The speech that galvanised a nation
The significance of the historic March 7 speech of Bangabandhu lies in the fact that it was extempore—that is, without any prior preparation—but which in effect prepared an entire population for an epic struggle leading to its emancipation from the shackles of a brutal, obstinate and autocratic establishment. The deprivation, desire, intent, anger and expectations of a rejuvenated population found an eloquent and poignant expression in the soul-stirring captivating speech of 19 minutes at the historic Race Course Maidan.
As a public speaker, Bangabandhu never failed to appropriately capture the emotions and expectations of his audience and on March 7, 1971, he was at his eloquent best— stopping short of an outright declaration of independence, he said what needed to be said at that historic juncture. We have to bear in mind that he was a constitutional politician and had to be aware of the limiting factors. Although by March 7 many began to realise that independence was the only acceptable goal, the burden of responsibility rested on Bangabandhu. The full implications of an outright declaration of independence on March 7 had to be carefully weighed.
The cynics who point to the absence of a unilateral declaration of independence on March 7 conveniently forget that such a declaration would have meant the direct engagement of the full force of the Pakistani military. Quite naturally, such a move would have given the army a pretext for applying force to impose their will. In such an eventuality, the premonition that an unarmed population could not have absorbed the shock of a massive onslaught cannot escape a rational strategist. There was also the issue of the holding capacity of Bengalis against an organised military operation; and given the different global and regional interests of the world powers at the given time, there were credible doubts on whether recognition and acceptance of an independent Bangladesh could become a reality.
For Bangladeshis, it is indeed a matter of honour to know that on October 30, 2017, UNESCO added this speech to the Memory of the World Register as a documentary heritage. On March 7, Bangabandhu stood up at the Race Course Maidan and delivered a thunderous speech that laid the foundations of Bangladesh. His opening utterances effectively highlighted recent happenings and appealed to the audience when he said; "My dear brothers, I have come before you today with a heavy heart. All of you know and understand how hard we have tried. But it is a matter of sorrow that the streets of Dhaka, Chattogram, Khulna, Rangpur and Rajshahi have today become coloured with the blood of my brothers. Today, the people of Bengal want freedom, they want to live, the people of Bengal want their rights".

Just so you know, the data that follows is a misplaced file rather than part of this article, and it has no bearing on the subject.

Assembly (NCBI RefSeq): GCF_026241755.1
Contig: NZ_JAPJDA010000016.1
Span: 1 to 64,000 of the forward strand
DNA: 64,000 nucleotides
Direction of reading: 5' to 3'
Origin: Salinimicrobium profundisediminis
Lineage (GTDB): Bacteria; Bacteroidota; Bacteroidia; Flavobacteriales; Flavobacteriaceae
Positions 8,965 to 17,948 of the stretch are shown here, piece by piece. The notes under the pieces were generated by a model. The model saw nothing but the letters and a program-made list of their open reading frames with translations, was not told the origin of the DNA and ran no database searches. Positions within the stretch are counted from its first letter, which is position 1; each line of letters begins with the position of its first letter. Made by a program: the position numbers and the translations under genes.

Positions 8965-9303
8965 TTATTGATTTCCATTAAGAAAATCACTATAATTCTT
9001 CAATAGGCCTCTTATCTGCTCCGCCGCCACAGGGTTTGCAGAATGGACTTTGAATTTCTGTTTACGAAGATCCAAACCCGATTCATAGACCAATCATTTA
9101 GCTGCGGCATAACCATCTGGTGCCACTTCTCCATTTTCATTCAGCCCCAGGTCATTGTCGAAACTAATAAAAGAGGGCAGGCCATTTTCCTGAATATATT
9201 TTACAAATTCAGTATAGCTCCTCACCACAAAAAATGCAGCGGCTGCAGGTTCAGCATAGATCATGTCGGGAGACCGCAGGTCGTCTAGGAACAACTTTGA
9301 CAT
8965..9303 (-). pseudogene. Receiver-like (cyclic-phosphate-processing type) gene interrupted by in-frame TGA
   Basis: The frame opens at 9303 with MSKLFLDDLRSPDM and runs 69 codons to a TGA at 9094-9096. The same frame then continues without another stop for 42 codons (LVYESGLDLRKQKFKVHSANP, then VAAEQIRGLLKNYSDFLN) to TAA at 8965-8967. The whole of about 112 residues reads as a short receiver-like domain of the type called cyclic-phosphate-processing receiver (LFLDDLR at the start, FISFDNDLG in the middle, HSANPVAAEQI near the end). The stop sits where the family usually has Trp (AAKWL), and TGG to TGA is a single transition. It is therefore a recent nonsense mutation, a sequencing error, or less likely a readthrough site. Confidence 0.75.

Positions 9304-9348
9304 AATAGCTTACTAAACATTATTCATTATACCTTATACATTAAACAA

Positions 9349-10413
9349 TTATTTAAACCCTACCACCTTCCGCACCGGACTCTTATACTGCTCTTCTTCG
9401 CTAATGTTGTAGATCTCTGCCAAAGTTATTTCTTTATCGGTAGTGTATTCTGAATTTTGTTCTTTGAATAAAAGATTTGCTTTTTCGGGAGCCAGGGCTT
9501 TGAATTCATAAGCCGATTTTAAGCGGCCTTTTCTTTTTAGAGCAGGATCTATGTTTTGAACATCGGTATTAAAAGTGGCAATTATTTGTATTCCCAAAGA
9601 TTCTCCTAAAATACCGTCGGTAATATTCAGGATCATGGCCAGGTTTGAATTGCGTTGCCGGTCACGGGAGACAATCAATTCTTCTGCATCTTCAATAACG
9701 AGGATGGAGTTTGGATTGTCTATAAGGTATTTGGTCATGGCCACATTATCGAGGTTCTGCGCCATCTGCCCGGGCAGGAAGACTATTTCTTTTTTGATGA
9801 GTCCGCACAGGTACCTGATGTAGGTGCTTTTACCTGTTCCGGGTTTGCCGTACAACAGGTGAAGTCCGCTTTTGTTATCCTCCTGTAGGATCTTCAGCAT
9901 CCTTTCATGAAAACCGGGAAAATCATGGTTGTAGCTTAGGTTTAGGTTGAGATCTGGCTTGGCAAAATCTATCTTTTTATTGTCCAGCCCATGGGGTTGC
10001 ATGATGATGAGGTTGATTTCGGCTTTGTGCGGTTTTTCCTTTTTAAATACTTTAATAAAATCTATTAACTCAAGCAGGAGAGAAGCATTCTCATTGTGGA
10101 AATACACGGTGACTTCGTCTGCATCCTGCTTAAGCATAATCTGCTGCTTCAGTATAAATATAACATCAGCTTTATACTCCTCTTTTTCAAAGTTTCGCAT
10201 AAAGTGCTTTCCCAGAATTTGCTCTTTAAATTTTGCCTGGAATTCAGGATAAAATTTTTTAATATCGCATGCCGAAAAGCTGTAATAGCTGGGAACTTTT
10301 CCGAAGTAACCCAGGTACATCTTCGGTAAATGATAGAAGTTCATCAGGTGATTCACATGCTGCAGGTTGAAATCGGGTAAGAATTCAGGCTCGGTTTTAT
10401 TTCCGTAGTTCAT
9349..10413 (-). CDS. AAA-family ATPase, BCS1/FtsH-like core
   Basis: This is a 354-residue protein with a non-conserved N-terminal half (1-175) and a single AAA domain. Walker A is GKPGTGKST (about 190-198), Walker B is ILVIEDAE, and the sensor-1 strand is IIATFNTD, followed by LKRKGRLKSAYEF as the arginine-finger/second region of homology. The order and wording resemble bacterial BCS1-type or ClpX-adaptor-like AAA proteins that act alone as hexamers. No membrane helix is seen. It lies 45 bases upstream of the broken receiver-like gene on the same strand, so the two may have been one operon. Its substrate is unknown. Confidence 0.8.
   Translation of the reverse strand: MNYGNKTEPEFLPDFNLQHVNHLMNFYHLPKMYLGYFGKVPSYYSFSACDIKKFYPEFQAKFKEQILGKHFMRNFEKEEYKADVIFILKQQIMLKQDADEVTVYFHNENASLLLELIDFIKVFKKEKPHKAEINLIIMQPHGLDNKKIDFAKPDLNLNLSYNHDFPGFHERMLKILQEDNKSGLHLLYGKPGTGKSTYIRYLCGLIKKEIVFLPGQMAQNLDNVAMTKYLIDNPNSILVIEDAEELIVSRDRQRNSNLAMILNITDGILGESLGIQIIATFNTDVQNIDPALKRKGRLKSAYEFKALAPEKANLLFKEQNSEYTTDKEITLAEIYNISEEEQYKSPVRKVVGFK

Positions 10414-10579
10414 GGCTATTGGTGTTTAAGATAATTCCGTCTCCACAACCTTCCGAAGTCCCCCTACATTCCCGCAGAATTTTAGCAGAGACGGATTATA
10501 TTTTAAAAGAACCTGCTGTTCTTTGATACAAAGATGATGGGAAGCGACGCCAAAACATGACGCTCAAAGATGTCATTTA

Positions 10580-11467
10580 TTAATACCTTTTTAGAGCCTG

According to one observer, "if the contents of the speech are analysed, it is seen that it was basically a message about the emergence of a new State on the global map and a notification cum narrative on the winding up of the eastern region of the then Pakistani State as a natural progression."
This speech was a psychological and morale booster during the nine months of the liberation struggle and Bengalis, young or old, were energised with the patriotic zeal to achieve the desired emancipation. One could say that this memorable address was a de facto declaration of Bangladesh's independence.
If one sees through the lens of a mass communication expert, one would find that "it was a dialogue between the people of Bangladesh and their undisputed leader on the eve of Bangladesh's birth". In effect, the speech became a historic document of our liberty. One could not but be moved by the conversationalist style of the speech in which Bangabandhu raised five questions at different stages, and those were, "What wrong have we done? What did we get? What Round Table Conference? With whom shall we sit? Shall we sit with those who have taken the blood of my people?"
When it came to the issue of giving orders, directives or warnings, the expressions in the speech were short and direct like "the employees will fetch their salaries on the 28th. Turn all your homes into fortresses. I say to the government employees: what I say has to be obeyed. As long as this country does not become free, no revenues/taxes will be paid. Nobody will pay."
The speech placed on record undeniable facts of history and roused the patriotic zeal of the people when Bangabandhu, in an emotion-charged voice, said: "The arms that were purchased with our money to protect the country from attacks by external enemies are now being used against the poor, sad and suffering people of my country. Bullets are being fired into their chests. We are the majority in Pakistan, but whenever we tried to assert our rights, they pounced upon us."
Dale Carnegie has famously said that "The best argument is one, which seems merely an explanation." Viewed in this light, "A lucid and detailed explanation about the events unfolding at the time made this speech withstand the test of logic for all times to come."
The last sentence of Bangabandhu's March 7 speech—"The struggle this time is for emancipation! The struggle this time is for independence!"—was effectively a declaration of independence expressed with a firm resolve, which had, in fact, defined the speech. The way he concluded the speech tallied exactly with textbook communication theory. It is said, don't drag out your conclusion. We often use words like "in conclusion" or "we must say one thing" while concluding a speech. But Bangabandhu directly entered the "speech definition" in his historic address—through an appropriate application of communication theory, which was quite unthinkable 50 years ago.
Muhammad Nurul Huda is a former IGP of Bangladesh.